For example, imagine that you love singing and have practiced your favorite song throughout the day as you move through your routine. You might have hummed it in the grocery store, sang it loud during your morning commute, or cooed it while you made dinner. As many times as you have “rehearsed” it, you have not sung it out loud, in a new place in front of several people you do not know.
Now, imagine you walk into the gym for step class and your teacher asks you to sing in front of everyone, right now! She might even give you a free class if you sing immediately. Can you do it? If you can, is it as smooth and flawless as it is in your car? Probably not. You may be able to sing it, but I would bet you feel a certain amount of pressure or stress. So does your dog when you demand he Sit! Down! Come! in class, or anywhere that is foreign to him or he is uncomfortable, uncertain, or even excited.
Does this mean that you can never ask (and therefore expect) your dog to sit/down/stay etc., anywhere but in front of you by the refrigerator? No, it does not. But it does mean that you need to:
Recognize when it might be stressful or difficult for Rex to perform. New places, new dogs, new people, a walk, a new or crowded sidewalk, a fire truck, rain, high winds, spilled ice cream, all kinds of things can be exciting, distracting, or stressful for your dog. If you ask him to sit and he doesn’t, it might not be “stubbornness.” It could be that he really, truly can’t do it because it is just too hard right now. You can get him to be more responsive under a wider variety of circumstances by doing the following:
Practice desired behaviors in a variety of places, with various distractions so that, for instance, Rex learns that “Sit!” means he puts his bottom on the ground. I encourage my students to practice new behaviors (such as sit or down) in places with few distractions (such as the kitchen) and then practice in all the rooms in the house where your dog is allowed. When Rex is reliably sitting in low distraction areas, add some challenges. Go outside to the least distracting place near your house (e.g. the driveway, back patio, front porch) and practice sitting there. Don’t expect Rex to plunk down his bottom as quickly as he does inside. Ask him to sit and then wait (count to 5) and let him process the request. Do not repeat the command! Give him a chance to figure out what is expected of him. When he does sit, say “Good dog!” and give him a treat. Repeat this 5-10 times (moving a bit if needed to get his bottom back off the ground).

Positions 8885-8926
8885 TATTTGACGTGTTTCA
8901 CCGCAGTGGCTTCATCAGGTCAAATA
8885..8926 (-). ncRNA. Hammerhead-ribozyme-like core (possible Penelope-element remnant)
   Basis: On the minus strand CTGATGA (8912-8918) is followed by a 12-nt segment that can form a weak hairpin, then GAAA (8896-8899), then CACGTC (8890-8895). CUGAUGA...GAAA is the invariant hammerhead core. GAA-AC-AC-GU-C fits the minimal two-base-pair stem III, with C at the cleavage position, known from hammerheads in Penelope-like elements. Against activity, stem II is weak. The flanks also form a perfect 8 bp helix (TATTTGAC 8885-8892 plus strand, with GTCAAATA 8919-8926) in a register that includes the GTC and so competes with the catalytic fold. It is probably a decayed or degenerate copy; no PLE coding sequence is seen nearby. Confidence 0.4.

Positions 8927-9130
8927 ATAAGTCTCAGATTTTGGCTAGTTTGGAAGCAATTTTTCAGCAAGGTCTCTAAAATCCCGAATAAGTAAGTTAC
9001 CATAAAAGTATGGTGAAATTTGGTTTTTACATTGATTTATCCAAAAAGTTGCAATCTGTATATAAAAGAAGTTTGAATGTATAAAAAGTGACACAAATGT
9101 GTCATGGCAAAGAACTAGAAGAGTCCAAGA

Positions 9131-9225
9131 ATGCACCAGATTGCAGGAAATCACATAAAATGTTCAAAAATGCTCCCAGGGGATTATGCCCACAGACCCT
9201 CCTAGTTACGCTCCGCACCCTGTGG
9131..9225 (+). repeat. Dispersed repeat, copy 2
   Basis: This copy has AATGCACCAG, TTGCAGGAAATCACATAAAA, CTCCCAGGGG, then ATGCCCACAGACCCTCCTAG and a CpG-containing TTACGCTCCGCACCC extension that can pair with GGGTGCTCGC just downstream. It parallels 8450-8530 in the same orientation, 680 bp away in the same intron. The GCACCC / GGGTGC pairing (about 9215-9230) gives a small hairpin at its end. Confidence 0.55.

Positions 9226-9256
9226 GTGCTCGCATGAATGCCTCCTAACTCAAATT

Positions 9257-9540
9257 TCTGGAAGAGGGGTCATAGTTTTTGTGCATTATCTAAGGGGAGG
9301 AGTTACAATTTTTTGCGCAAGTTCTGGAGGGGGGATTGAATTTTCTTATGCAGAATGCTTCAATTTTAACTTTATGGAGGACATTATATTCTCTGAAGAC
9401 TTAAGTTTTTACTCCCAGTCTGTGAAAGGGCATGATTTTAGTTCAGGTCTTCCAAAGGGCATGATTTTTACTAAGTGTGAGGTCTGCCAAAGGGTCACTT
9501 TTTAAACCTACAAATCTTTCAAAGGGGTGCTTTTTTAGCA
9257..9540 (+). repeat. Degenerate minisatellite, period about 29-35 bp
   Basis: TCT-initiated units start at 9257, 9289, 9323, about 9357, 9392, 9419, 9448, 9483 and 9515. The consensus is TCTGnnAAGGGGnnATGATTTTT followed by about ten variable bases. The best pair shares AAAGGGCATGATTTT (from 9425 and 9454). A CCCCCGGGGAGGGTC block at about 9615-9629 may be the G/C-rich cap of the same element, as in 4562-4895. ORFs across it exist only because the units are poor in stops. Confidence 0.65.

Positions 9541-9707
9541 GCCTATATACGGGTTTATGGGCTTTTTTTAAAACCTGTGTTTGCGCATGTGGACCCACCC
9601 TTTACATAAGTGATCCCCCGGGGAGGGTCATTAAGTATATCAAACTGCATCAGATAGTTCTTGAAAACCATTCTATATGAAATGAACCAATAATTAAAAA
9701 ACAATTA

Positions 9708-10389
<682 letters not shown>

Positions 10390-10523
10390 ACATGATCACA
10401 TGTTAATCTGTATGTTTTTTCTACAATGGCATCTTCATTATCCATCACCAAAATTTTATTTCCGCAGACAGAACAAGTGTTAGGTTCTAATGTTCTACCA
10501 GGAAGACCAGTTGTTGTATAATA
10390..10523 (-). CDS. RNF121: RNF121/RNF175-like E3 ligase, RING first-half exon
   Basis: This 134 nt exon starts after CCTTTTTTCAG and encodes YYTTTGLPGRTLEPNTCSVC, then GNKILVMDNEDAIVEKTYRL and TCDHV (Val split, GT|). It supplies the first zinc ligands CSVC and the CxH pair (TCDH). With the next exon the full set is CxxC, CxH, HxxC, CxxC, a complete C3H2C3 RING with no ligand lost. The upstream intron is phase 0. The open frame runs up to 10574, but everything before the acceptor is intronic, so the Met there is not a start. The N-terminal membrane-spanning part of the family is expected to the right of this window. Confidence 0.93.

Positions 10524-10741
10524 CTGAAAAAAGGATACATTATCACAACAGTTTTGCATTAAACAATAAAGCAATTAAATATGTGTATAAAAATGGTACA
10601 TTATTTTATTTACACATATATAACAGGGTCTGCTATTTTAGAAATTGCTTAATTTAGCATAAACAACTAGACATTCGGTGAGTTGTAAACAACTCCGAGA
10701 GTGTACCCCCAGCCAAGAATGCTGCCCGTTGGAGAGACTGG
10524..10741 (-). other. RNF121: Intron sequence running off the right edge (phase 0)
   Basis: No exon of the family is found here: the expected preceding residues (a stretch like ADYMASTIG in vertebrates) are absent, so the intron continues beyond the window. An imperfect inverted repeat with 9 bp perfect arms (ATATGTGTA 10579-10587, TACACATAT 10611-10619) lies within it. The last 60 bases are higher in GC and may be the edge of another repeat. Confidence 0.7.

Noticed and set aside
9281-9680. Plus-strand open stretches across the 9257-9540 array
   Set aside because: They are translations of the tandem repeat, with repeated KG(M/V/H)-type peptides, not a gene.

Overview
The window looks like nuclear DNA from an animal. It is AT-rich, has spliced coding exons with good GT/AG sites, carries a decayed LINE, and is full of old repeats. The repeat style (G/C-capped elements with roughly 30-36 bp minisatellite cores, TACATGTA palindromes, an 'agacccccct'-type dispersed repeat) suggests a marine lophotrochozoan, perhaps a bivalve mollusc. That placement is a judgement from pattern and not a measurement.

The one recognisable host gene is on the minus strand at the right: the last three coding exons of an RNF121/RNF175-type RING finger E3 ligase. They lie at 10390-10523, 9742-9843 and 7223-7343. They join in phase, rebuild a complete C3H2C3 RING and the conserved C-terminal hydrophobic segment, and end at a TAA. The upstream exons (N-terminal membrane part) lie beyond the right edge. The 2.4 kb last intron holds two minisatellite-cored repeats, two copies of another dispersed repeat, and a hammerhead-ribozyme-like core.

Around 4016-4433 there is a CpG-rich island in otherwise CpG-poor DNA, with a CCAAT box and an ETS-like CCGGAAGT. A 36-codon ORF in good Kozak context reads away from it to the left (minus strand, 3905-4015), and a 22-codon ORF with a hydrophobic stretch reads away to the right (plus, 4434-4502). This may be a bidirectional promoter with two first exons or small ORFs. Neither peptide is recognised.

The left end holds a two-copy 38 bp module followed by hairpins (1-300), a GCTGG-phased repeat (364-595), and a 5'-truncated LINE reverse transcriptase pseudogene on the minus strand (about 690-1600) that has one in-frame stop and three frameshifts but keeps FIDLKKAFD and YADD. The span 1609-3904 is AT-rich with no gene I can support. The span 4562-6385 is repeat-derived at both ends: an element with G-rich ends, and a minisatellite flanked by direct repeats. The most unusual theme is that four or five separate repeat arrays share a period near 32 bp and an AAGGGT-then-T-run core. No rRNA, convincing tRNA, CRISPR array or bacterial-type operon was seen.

Lower your expectations of Rex in new environments. If he doesn’t sit the first time you ask him to do so in a new environment, even after a count of 5, then make it easier for him. Put a treat right at his nose and slowly move your hand over his head to lure him into a sit. When his bottom hits the ground, give him the treat. Do this 1-3 more times, then try asking him to sit without putting the treat at his nose. Have him sit 5-10 more times in this spot before moving to a more distracting place such as the yard or sidewalk. Ask him to sit in this new spot, and once again, wait for him to respond. Do not expect him to sit as quickly as he just did on the driveway. This is a new spot and that makes it harder to perform on cue. Be patient and reward him when he does respond correctly. Once again, if he cannot comply with your request, then make it easier for him to respond, so that he builds confidence in difficult situations.
Understanding that behavior deteriorates under stress, lowering your expectations in a new or distracting situation, and being patient as he tries to comply, will help your dog succeed, boost his confidence and, perform this behavior in the future. It’s also what friends do for each other.